I could have sworn that it was him the other night,
half-cut and ancient, in a pillar of lamplight,
his shrivelled face twitching beneath his Trilby
as he gawped at the girls squatting and vomiting
in the alleys behind the night-club. Why did I blacken
so many pages, so many pristine unyielding squares?
he must have thought, as he listened to the couple
rutting in the closed-down chip-shop’s entrance.
Why did I lend my best years to the silence?
He jostled through the Four Star Pizza queue,
side-stepped an embryonic, drunken scuffle and
mooched into the solidifying mist that spangled his glasses,
his oversized 20’s raincoat of no particular colour.
My windows are thin
as the flimsiest copy-paper.
They cannot preserve the silences
that flourish when our mouths connect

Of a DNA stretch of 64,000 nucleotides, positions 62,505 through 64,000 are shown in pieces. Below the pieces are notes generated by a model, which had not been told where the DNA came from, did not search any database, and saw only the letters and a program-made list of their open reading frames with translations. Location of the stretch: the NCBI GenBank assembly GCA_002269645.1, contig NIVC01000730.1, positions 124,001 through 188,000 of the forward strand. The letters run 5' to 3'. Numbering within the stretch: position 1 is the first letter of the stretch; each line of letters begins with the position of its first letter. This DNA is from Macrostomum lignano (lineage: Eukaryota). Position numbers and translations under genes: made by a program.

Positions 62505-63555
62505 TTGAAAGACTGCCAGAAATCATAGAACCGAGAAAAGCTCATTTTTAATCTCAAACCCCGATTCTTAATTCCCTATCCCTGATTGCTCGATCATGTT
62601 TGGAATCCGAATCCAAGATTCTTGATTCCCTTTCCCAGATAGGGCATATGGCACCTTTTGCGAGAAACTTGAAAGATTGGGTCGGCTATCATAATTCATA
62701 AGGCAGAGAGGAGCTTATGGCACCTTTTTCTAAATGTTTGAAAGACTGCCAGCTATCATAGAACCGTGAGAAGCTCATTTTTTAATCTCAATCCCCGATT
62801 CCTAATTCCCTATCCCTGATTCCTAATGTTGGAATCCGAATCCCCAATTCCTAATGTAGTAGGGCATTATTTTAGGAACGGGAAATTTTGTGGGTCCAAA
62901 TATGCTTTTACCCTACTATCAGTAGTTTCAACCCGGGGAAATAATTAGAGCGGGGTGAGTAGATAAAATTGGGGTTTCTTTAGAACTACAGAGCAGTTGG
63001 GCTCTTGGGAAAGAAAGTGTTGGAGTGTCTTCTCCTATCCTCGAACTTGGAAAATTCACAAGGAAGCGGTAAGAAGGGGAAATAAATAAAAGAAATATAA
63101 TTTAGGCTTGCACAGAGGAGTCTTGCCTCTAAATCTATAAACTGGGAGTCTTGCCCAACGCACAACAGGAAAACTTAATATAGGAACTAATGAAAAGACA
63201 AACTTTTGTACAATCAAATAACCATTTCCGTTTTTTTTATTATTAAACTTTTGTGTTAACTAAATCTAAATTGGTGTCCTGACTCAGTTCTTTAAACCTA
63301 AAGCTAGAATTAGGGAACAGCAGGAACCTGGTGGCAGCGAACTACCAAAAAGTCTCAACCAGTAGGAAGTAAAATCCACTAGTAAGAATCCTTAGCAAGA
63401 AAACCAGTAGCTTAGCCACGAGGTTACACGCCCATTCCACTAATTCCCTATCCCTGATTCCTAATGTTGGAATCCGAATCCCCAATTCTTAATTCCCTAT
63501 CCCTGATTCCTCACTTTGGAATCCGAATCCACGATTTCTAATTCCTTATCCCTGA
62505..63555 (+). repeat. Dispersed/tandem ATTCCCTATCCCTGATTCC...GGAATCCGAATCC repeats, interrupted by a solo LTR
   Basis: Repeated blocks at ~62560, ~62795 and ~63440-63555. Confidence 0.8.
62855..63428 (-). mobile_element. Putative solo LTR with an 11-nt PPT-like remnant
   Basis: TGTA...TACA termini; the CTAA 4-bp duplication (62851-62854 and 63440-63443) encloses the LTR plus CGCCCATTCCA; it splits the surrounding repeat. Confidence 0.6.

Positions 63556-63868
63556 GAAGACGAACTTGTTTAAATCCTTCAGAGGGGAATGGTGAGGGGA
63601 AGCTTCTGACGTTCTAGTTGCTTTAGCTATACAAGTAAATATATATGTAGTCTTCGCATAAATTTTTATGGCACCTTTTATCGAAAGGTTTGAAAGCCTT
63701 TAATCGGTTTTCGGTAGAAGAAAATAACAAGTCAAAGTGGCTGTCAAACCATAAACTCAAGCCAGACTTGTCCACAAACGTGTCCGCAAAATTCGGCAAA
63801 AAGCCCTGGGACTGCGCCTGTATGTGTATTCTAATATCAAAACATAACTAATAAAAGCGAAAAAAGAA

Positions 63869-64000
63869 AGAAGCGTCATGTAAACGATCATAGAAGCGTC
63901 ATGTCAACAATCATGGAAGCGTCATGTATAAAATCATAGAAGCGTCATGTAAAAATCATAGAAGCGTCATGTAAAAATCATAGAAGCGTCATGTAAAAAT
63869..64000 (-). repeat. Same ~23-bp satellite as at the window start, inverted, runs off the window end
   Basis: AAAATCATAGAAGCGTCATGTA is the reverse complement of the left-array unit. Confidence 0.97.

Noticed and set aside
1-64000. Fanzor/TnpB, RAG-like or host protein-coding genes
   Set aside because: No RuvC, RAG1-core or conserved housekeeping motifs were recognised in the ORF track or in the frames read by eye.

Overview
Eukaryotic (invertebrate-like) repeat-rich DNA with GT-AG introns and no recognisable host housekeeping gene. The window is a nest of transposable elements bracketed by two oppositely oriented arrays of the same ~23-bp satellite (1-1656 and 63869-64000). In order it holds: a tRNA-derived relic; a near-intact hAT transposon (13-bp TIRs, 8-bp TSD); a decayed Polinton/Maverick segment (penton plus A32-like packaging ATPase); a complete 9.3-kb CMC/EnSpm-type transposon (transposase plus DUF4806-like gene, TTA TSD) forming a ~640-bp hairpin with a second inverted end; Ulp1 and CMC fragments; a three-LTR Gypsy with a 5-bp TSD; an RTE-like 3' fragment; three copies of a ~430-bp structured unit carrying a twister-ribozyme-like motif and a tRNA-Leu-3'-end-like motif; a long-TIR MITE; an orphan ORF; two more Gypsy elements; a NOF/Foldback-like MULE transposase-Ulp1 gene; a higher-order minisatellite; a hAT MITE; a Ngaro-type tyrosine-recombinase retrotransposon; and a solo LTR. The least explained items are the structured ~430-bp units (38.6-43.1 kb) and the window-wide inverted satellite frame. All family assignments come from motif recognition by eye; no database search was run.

from the teeming hubbub of the clubbers
disgorged into Hanover Street.
I hear the girls keening theatrically,
and the slap-happy banter
of the check-shirted boys.
It is the sound of a schoolyard, of frustration.
I listen for the rage in their brittle hilarity.
Her body beside me
is white as can be
imagined in this city of stains,
as Prague after snowfall
on a Czech dusk in December.
It is unblemished as the empty page,
which, as argument and instinct both dictate,
and as Kafka’s ghost now whispers,
is the only perfect poem.